This time it was Oakland hitting the late two-run homer to win
In a game full of All-Star sluggers on both sides, it was Tony Kemp who hit the go-ahead homer at the Coliseum on Sunday.
Kemp’s long ball in the 8th inning put the Oakland A’s on top in a 3-1 victory over the New York Yankees, salvaging a split for Oakland in the finale of their four-game series together.
Several times over the past couple weeks, we’ve seen the A’s serve up a two-run homer in the late innings of a close game, but today it was Oakland coming up with the clutch dinger.
With the score tied 1-1 in the bottom of the 8th, and two outs on the board, Mark Canha ripped a double for the first extra-base hit of the day by either club. Up next was Kemp, and he jumped all over a first-pitch fastball down the middle and lined it into the right field corner. The ball only had an estimated distance of 348 feet, but that was enough to sneak over the wall just above the 330 mark.
— Oakland A’s (@Athletics) August 30, 2021
The A’s pitching staff also had a big day. They limited a powerful Yankees lineup to just one run, and even that was unearned and required errors by two excellent Oakland defenders. Leading the way was Paul Blackburn, making just his third start in the majors this season and delivering five shutout innings. Four different relievers combined to take it the rest of the way, with Andrew Chafin sealing the 9th on nine pitches to earn his second save of the year.
Both teams had their share of chances with runners on base, but through the first seven innings they only had one unearned run apiece, each thanks to uncharacteristic errors by excellent defensive third basemen.
The A’s got their run in the 4th. With two on and one out, they hit a grounder toward New York third baseman Gio Urshela that could have been an inning-ending double play, but he booted it to load the bases. Next up was Canha, who grounded into what was initially ruled a 6-4-3 double play, but on replay review the call was overturned — he’d beaten the throw to first, and the runner from third scored on the play.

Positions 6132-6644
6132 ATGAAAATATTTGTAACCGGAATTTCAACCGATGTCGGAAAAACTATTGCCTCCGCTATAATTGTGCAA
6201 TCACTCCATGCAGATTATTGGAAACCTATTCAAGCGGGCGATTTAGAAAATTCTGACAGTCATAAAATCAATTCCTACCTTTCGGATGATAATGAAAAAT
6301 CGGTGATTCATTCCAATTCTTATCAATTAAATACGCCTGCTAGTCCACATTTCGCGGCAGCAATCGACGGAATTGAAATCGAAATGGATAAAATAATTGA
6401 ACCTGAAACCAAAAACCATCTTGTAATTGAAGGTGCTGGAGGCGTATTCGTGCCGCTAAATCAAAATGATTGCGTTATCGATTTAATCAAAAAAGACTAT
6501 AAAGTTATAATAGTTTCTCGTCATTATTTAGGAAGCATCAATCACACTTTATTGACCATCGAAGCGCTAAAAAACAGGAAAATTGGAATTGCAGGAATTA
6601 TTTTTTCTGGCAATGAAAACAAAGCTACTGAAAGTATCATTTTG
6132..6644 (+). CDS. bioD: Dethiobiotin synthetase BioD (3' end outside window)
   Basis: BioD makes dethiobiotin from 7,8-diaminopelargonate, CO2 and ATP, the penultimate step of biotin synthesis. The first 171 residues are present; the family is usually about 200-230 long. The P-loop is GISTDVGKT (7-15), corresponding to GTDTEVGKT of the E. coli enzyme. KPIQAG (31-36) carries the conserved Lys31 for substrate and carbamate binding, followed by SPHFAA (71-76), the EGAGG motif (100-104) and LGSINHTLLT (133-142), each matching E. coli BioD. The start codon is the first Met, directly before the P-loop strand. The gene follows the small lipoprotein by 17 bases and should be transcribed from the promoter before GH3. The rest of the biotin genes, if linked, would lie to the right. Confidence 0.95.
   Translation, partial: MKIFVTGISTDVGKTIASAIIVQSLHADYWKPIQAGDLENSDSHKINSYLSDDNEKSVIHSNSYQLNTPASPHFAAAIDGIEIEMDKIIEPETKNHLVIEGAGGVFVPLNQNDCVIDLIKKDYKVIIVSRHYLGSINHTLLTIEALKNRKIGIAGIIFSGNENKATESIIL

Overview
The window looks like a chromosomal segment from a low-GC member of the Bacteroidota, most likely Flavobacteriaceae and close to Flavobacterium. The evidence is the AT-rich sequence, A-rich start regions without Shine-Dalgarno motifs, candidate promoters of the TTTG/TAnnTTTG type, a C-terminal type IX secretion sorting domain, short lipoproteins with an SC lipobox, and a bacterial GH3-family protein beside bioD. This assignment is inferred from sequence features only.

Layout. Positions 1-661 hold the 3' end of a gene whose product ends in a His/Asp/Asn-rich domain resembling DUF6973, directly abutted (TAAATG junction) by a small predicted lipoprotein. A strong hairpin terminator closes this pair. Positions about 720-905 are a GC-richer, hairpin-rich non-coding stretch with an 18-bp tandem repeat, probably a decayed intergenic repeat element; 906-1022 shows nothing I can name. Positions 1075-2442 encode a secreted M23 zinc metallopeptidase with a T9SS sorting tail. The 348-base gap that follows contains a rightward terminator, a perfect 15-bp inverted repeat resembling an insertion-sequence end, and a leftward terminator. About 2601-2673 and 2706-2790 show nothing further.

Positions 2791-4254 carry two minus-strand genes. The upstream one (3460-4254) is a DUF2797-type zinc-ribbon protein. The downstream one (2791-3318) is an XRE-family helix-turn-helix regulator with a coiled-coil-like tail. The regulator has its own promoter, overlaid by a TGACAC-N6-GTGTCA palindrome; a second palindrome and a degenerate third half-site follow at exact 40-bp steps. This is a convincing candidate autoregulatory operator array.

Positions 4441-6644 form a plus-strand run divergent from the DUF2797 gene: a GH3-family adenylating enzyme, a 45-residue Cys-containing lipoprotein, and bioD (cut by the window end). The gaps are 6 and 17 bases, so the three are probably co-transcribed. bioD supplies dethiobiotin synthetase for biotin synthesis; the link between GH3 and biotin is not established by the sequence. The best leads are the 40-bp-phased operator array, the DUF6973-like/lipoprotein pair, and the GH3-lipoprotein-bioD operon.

The A’s actually won a replay review pic.twitter.com/mdUBEW4aGc
— A’s on NBCS (@NBCSAthletics) August 30, 2021
Oakland rallied again in the 5th with two more baserunners, but this time Urshela helped stop it with a nice leaping catch. In the 7th he made another error, helping the A’s load the bases, but they weren’t able to cash in again.
For a while, it looked like that one run amazingly might be enough. The Yankees have one of the hottest and most stacked lineups in the majors, but they couldn’t find the plate at all against Blackburn. He put at least one runner on base in every inning, but each time he navigated his way through it, including double plays in the 1st and 4th and a caught stealing in the 3rd by catcher Yan Gomes.
- Blackburn: 5 ip, 0 runs, 1 K, 1 BB, 1 HBP, 5 hits, 74 pitches, 89.0 mph EV
Perhaps his key stat was a 75% groundball rate, with 12 of his 16 batted balls staying on the ground. Not only did that help Blackburn keep the mighty Yankees in the park on a day when he only struck out one batter, it also resulted in a pair of double plays when runners did get on base.
The right-hander joined the rotation earlier this month as an injury replacement, and he’s stepping up in a big way, keeping the team in the game all three times he’s pitched. Last time out, against the Mariners, he tossed five scoreless before giving up a homer in the 6th, and today he backed that up with five more zeroes and then a perfectly timed hook after two turns through New York’s lineup.
Unfortunately, the lead was later lost, in the weirdest way.
After Yusmeiro Petit made it through the 6th, Jake Diekman came in for the 7th and did a better job than the box score will ever give him credit for. Against his first batter he delivered a perfect 3-2 pitch on the bottom edge of the zone but didn’t get the call, for a leadoff walk. He struck out the next two batters, with an escape job clearly in sight, but at the last minute Oakland’s defense slipped.
First it was a wild pitch by Diekman himself to advance the runner to second. Then came an error by Gomes, who had a chance to catch a foul popup but clanked it. Given another opportunity, the batter hit a grounder toward third baseman Matt Chapman, but a funky hop ate up the Platinum Glover and it scooted between his legs. The runner scored from second, and the game was tied.
Borderline walk, wild pitch, missed popup, and then error by the best defender in the majors. In a summer full of heartbreak in close games, that was as frustrating of a sequence as any, especially after it erased the A’s own good fortune after scoring on a single, single, error on a GIDP ball, and then a GIDP overturned on replay.
At the end of the 7th, the score was tied. Who would come up clutch in the late innings to grab the win?
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